securely overwrite a file with random junk, rename it to clear the directory entry and finally delete it

shred -vzu /tmp/junk-file-to-be-shredded
Sample Output
$ shred -vzu /tmp/junk-file-to-be-shredded
shred: /tmp/junk-file-to-be-shredded: pass 1/26 (random)...
shred: /tmp/junk-file-to-be-shredded: pass 2/26 (dddddd)...
shred: /tmp/junk-file-to-be-shredded: pass 3/26 (bbbbbb)...
shred: /tmp/junk-file-to-be-shredded: pass 4/26 (333333)...
shred: /tmp/junk-file-to-be-shredded: pass 5/26 (249249)...
shred: /tmp/junk-file-to-be-shredded: pass 6/26 (eeeeee)...
shred: /tmp/junk-file-to-be-shredded: pass 7/26 (cccccc)...
shred: /tmp/junk-file-to-be-shredded: pass 8/26 (888888)...
shred: /tmp/junk-file-to-be-shredded: pass 9/26 (ffffff)...
shred: /tmp/junk-file-to-be-shredded: pass 10/26 (666666)...
shred: /tmp/junk-file-to-be-shredded: pass 11/26 (555555)...
shred: /tmp/junk-file-to-be-shredded: pass 12/26 (777777)...
shred: /tmp/junk-file-to-be-shredded: pass 13/26 (random)...
shred: /tmp/junk-file-to-be-shredded: pass 14/26 (444444)...
shred: /tmp/junk-file-to-be-shredded: pass 15/26 (db6db6)...
shred: /tmp/junk-file-to-be-shredded: pass 16/26 (b6db6d)...
shred: /tmp/junk-file-to-be-shredded: pass 17/26 (000000)...
shred: /tmp/junk-file-to-be-shredded: pass 18/26 (999999)...
shred: /tmp/junk-file-to-be-shredded: pass 19/26 (492492)...
shred: /tmp/junk-file-to-be-shredded: pass 20/26 (aaaaaa)...
shred: /tmp/junk-file-to-be-shredded: pass 21/26 (924924)...
shred: /tmp/junk-file-to-be-shredded: pass 22/26 (6db6db)...
shred: /tmp/junk-file-to-be-shredded: pass 23/26 (222222)...
shred: /tmp/junk-file-to-be-shredded: pass 24/26 (111111)...
shred: /tmp/junk-file-to-be-shredded: pass 25/26 (random)...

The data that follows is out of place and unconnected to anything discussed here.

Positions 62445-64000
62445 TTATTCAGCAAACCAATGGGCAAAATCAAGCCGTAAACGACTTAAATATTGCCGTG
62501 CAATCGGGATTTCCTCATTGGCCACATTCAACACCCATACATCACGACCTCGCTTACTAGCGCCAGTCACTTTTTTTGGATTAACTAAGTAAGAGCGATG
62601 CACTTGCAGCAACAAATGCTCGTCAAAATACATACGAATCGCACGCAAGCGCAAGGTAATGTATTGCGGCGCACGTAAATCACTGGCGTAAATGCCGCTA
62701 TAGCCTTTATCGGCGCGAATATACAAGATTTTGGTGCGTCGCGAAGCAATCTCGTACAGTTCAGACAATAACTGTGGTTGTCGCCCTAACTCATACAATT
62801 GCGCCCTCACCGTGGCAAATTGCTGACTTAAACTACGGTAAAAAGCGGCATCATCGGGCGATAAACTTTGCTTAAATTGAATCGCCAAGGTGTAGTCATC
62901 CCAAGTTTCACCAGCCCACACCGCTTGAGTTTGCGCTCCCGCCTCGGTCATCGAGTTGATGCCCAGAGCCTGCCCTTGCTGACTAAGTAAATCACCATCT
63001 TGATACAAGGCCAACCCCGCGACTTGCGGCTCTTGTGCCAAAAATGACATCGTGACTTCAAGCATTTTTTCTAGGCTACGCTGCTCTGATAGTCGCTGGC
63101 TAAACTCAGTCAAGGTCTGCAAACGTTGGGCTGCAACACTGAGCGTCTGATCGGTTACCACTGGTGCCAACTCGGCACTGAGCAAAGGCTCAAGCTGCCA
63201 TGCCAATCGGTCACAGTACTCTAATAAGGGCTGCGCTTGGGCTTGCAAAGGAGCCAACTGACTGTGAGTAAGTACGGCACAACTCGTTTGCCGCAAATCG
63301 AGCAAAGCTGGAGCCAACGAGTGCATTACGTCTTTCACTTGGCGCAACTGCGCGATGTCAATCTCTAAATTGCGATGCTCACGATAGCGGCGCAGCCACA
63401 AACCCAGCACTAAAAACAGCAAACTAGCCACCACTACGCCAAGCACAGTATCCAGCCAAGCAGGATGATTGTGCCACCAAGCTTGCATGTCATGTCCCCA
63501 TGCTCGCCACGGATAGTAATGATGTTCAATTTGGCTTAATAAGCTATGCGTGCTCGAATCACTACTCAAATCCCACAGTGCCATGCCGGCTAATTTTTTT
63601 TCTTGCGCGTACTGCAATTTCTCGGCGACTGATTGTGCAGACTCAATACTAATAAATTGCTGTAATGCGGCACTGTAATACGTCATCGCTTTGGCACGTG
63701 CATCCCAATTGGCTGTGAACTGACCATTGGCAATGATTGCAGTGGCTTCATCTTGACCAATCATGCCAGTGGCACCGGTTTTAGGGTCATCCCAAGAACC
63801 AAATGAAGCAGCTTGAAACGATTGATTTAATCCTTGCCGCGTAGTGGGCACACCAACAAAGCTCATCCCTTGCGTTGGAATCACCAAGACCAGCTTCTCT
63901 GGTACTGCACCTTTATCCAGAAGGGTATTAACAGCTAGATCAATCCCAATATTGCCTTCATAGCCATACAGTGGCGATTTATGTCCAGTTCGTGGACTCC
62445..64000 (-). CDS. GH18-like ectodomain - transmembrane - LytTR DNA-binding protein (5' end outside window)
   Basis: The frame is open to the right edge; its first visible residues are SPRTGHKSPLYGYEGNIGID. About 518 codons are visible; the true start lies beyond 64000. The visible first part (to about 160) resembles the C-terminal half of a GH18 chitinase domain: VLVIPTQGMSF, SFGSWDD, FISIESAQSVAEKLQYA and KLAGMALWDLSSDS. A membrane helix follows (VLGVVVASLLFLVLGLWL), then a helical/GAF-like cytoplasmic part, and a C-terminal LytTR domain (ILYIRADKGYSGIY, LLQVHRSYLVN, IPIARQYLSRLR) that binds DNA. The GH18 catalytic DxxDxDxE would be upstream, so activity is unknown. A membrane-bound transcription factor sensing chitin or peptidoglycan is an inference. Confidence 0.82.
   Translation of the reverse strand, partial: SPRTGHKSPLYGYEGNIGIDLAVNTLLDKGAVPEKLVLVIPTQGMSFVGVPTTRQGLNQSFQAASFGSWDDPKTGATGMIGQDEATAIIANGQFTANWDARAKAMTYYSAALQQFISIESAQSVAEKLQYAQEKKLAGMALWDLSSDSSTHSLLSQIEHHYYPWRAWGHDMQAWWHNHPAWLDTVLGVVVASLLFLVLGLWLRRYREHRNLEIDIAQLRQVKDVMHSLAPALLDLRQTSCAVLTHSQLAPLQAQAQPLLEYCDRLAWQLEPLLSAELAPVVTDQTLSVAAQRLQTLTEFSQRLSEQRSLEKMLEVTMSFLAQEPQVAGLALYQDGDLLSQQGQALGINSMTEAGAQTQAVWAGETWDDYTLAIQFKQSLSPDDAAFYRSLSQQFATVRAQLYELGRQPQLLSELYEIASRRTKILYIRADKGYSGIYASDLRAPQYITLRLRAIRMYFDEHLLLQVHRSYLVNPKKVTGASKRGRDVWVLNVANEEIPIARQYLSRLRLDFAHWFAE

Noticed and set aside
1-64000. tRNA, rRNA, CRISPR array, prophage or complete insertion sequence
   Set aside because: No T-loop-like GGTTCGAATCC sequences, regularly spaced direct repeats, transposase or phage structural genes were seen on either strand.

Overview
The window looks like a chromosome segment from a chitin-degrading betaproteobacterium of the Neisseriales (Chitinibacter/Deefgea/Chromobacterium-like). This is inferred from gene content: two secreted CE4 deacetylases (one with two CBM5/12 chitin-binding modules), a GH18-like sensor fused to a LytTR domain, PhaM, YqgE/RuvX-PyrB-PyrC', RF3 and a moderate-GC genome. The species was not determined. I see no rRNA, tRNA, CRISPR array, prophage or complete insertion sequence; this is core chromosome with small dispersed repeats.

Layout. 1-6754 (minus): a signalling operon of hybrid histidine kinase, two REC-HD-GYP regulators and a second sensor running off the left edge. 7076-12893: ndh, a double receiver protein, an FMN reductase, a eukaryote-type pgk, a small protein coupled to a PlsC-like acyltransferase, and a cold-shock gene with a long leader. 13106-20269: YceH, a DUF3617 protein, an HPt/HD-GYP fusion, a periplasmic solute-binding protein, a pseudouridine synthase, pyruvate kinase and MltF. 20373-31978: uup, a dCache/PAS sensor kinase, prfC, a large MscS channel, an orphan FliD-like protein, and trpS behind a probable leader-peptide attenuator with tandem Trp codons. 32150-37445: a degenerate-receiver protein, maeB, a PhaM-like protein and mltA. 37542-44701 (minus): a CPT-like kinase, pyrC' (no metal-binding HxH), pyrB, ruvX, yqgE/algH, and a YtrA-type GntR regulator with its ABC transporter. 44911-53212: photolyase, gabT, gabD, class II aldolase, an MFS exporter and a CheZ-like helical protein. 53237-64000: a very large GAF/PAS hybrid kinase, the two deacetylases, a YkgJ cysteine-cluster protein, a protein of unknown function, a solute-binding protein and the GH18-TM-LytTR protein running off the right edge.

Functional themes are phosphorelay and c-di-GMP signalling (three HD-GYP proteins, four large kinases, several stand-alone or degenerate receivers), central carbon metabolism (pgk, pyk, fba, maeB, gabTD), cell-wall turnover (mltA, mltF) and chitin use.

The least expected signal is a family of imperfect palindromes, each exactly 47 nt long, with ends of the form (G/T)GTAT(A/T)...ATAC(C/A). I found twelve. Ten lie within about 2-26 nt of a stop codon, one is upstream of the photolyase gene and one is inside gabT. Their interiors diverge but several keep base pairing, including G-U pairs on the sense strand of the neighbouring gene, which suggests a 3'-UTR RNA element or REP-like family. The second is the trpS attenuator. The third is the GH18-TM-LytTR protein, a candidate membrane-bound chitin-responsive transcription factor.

shred: /tmp/junk-file-to-be-shredded: pass 26/26 (000000)...
shred: /tmp/junk-file-to-be-shredded: removing
shred: /tmp/junk-file-to-be-shredded: renamed to /tmp/000000000000000000000000
shred: /tmp/000000000000000000000000: renamed to /tmp/00000000000000000000000
shred: /tmp/00000000000000000000000: renamed to /tmp/0000000000000000000000
shred: /tmp/0000000000000000000000: renamed to /tmp/000000000000000000000
shred: /tmp/000000000000000000000: renamed to /tmp/00000000000000000000
shred: /tmp/00000000000000000000: renamed to /tmp/0000000000000000000
shred: /tmp/0000000000000000000: renamed to /tmp/000000000000000000
shred: /tmp/000000000000000000: renamed to /tmp/00000000000000000
shred: /tmp/00000000000000000: renamed to /tmp/0000000000000000
shred: /tmp/0000000000000000: renamed to /tmp/000000000000000
shred: /tmp/000000000000000: renamed to /tmp/00000000000000
shred: /tmp/00000000000000: renamed to /tmp/0000000000000
shred: /tmp/0000000000000: renamed to /tmp/000000000000
shred: /tmp/000000000000: renamed to /tmp/00000000000
shred: /tmp/00000000000: renamed to /tmp/0000000000
shred: /tmp/0000000000: renamed to /tmp/000000000
shred: /tmp/000000000: renamed to /tmp/00000000
shred: /tmp/00000000: renamed to /tmp/0000000
shred: /tmp/0000000: renamed to /tmp/000000
shred: /tmp/000000: renamed to /tmp/00000
shred: /tmp/00000: renamed to /tmp/0000
shred: /tmp/0000: renamed to /tmp/000
shred: /tmp/000: renamed to /tmp/00
shred: /tmp/00: renamed to /tmp/0
shred: /tmp/junk-file-to-be-shredded: removed

0
By: mpb
2009-06-18 12:00:19

What Others Think

It's worth pointing out that this isn't reliable on most modern (journalling) filesystems, including many installed by default (particularly on Linux: ext3, ext4).
MikeCamel · 531 weeks and 2 days ago
-n33 #when you overwrite more than the number of bits of your CPU you ensure that it is reliable for 64-bit folks use -n65 ... have fun waiting ... or use screen ...
copremesis · 531 weeks and 2 days ago

What do you think?

Any thoughts on this command? Does it work on your machine? Can you do the same thing with only 14 characters?

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